Publié le 11/04/2019

Hentley Farm, culinary lab

In the heart of Australia's Barossa Valley, Hentley Farm is Chief Lachlan Colwill's favourite place for reflection and experimentation. In the morning, as a true partner of nature, he selects, picks and fishes what you will taste in the evening.

Hentley Farm, culinary lab

In the heart of Australia's Barossa Valley, Hentley Farm is Chief Lachlan Colwill's favourite place for reflection and experimentation. In the morning, as a true partner of nature, he selects, picks and fishes what you will taste in the evening.

We arrived at Hentley Farm on a sunny Barossa afternoon, having driven down a dusty road lined with towering gums and vines: a real-deal Australian bush entrance. Kim, the Front of House Manager, greeted us with a natural warmth and big smile, and showed us to our table.

The meticulously restored and impressive glass dining room alongside the Greenock Creek was the perfect setting for our 7-course (although we actually counted 17) ‘Discovery Menu’, thoughtfully pieced together by Executive Chef Lachlan Colwill. Lachlan, with his sparkling eyes and an infectious passion for the region and its produce, creates this masterpiece of a menu using whatever he can find that is the most seasonally abundant, freshest, and of the highest quality at the time. Most ingredients are either harvested directly from the farm’s 150-acre land, from their own herb and veggie gardens, orchard, or foraged for in the wild. Wines are paired accordingly, and all come from Hentley Farm.



The dining experience at Hentley Farm is one that is filled with passion and enthusiasm for life’s simple and seasonal pleasures. The service here is exceptional. Theatrical, almost. Each chef, not just Lachlan, comes out to the table at some stage to present a dish, explaining what it is and where the ingredients came from­. This is something Lachlan always wanted, for his staff to feel just as comfortable back of house as they did at the front (oftentimes very uncommon for chefs). The idea was born in the early days of Hentley Farm when, back in 2011, Lachlan started working on the restaurant concept, and in 2012 the restaurant opened. Back then, it was just himself and two other chefs. They did everything­ from kitchen to front of house and everything in between. As a result, Lachlan decided that that was the way he would like for things to continue.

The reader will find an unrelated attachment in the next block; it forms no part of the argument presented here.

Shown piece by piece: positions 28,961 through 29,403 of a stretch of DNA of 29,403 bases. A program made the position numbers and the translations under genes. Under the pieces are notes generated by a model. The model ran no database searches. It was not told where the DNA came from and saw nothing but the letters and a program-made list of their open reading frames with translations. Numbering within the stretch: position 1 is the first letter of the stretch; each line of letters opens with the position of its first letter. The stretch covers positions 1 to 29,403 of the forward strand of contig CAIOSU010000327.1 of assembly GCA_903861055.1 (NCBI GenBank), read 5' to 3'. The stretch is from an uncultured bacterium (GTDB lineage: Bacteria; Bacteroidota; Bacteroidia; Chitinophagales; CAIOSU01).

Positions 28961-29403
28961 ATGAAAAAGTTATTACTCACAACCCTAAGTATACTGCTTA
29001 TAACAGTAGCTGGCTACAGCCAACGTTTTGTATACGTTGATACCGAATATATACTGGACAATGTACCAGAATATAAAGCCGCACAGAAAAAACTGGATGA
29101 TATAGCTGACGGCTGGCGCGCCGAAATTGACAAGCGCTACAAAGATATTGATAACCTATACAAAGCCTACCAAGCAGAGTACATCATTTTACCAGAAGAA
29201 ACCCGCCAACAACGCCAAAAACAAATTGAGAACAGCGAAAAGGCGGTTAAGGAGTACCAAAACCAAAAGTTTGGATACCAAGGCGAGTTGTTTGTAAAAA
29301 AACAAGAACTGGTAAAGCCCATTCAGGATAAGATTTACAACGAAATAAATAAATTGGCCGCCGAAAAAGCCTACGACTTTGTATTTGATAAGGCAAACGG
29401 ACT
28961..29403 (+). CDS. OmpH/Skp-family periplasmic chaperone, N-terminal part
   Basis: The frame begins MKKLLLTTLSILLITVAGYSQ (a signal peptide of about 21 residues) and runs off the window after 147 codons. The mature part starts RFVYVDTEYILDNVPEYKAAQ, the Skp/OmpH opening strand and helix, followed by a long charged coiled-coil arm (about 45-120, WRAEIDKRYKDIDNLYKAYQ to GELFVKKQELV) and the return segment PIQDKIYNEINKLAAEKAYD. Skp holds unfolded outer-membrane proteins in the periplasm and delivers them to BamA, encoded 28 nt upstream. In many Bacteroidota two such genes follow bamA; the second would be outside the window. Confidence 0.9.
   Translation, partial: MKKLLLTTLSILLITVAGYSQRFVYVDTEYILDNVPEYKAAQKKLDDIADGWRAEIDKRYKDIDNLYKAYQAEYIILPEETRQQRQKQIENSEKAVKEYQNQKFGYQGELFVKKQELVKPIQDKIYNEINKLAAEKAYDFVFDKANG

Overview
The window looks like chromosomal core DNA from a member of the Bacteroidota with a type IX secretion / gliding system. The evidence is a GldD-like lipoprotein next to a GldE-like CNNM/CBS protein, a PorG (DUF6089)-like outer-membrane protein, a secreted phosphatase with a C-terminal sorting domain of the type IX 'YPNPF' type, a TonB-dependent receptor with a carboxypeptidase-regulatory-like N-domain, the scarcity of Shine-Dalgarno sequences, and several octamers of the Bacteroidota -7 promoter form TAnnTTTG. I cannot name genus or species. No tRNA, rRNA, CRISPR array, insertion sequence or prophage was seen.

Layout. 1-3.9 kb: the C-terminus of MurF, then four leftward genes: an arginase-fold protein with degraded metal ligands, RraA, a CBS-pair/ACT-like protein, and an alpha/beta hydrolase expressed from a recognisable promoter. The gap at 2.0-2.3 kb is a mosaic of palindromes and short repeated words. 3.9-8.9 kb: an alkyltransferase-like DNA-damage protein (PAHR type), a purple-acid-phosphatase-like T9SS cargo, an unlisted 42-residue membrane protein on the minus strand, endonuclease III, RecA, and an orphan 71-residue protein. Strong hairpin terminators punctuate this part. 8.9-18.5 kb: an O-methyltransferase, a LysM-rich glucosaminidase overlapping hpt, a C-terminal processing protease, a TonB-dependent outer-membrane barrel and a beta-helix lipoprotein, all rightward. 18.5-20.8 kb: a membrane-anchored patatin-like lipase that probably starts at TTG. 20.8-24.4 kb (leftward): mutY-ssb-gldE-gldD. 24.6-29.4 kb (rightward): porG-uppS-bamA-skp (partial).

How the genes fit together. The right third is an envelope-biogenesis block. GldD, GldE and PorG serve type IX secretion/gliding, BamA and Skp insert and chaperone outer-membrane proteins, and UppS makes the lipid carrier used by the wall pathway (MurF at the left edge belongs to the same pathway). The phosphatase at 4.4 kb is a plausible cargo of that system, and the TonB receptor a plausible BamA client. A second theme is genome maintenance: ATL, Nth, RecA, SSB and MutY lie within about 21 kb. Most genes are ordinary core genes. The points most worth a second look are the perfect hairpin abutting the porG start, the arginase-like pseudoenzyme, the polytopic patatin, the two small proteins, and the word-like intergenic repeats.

More often than not, the ingredients mentioned by the chefs have been foraged for by that very chef themselves. Lettuces are picked from the garden each morning. Even the pretty native flowers on the table had been foraged for by Kim that very day. Lachlan shared how he and some of the kitchen team go and catch their own fish, driving about two hours from Hentley Farm to where the Murray River meets the Coorong, they then take their 4WDs along the beach, and then jump into kayaks and fish from there into the river mouth. On the day we visited, Murray Cod featured on the menu. This was extra special given there is a fishing ban on Murray Cod (for the months of January and February, as stocks have been so low), so the boys were excited to get in early before the ban and fish for cod the day before we arrived! We got lucky.